Lichens and Lichenicolous Fungi of Bolivia



Bolivia is a landlocked country of central South America. With an area of 1 098 581 km2, it covers an impressive variety of physiographic regions and is known as ‘South America in miniature’. Bolivia’s unique ecosystems extend between the lowest point in Rio Paraguay river, located at 90 m above the sea level, and the highest peak of Nevado Sajama volcano, which reaches 6542 m above the sea level. Ibisch and Mérida (2004) differentiate 12 ecoregions of Bolivia: Amazon forests (1.1-1.5), Cerrado forest (2.1-2.4), savannas (3.1-3.2), Chiquitano dry forest (4), Gran Chaco (5), Yungas forest (6), Tucuman-Bolivian forest (7), Montane Chaco (8), Inter-Andean dry forest (9), Prepuna (10), Puna and high Andean vegetation (11.1-11.3, 12.1-12.2), which are further divided into 23 subregions (Fig. 1).

Fig. 1. Map of Bolivia showing ecoregions (after Ibisch & Mérida, 2004; changed).


We have conducted regular field studies in Bolivia since 2004. The collection of study materials is coordinated to ensure homogenous sampling in all the ecosystems dominant in Bolivia. We have collected a total of nearly 15000 herbarium specimens of lichens at more than 100 localities (Fig. 2) situated across a range of ecoregions in the following departments: Beni, Cochabamba, La Paz, Oruro, Pando, Potosi, Santa Cruz, and Tarija. Our field studies have mostly been conducted in protected areas such as: Área Natural de Manejo Integrado Nacional Apolobamba, Parque Nacional Carrasco, Parque Nacional Noel Kempff, Parque Nacional Sajama, Parque Nacional y Área Natural de Manejo Integrado Cotapata, Parque Nacional y Área Natural de Manejo Integrado Kaa-Iya del Gran Chaco, Reserva de la Biósfera y Estación Biológica del Beni, Reserva Nacional de Flora y Fauna Tariquía, Reserva Nacional de Vida Silvestre Amazónica Manuripi and Reserva Nacional de Vida Silvestre Ríos Blanco y Negro. The number of records we have gathered so far will considerably increase during the implementation of the project and will form an invaluable herbarium collection. Specimens will be deposited mostly in Poland (KRAM, UGDA) and Bolivia (LPB).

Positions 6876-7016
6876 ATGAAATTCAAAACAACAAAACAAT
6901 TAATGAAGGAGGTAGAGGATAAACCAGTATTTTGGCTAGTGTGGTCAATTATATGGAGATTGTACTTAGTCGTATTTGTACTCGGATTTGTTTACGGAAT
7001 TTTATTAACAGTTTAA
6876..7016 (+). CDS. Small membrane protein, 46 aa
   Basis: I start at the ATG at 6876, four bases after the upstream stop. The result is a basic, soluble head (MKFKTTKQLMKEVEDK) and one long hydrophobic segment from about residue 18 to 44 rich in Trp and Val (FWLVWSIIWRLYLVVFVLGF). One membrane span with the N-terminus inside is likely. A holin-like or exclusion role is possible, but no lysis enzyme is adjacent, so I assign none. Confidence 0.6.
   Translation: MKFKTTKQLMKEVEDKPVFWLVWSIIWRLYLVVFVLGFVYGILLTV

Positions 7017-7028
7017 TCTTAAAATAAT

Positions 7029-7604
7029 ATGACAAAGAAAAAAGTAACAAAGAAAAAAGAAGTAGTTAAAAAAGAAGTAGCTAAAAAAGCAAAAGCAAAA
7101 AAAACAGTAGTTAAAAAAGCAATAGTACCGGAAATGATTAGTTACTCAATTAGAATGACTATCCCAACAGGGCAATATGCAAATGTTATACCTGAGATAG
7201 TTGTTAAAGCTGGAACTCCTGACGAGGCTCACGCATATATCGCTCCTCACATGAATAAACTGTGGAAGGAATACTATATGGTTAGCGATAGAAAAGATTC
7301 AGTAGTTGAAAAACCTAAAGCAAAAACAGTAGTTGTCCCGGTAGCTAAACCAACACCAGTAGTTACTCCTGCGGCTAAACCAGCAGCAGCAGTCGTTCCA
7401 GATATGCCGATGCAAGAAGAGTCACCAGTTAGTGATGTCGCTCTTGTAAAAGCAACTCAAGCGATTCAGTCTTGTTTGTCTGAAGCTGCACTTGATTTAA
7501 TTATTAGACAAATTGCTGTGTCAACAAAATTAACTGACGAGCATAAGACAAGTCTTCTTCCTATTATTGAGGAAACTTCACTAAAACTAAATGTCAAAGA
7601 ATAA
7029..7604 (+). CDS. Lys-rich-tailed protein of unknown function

Fig. 2. Map of Bolivia showing lichen sampling locations.



© 2010 by Adam Flakus, under the LIDER Programme supported by the NCBiR in Poland,
Laboratory of Lichenology, W. Szafer Institute of Botany PAS, Lubicz 46, PL-31-512 Krakow
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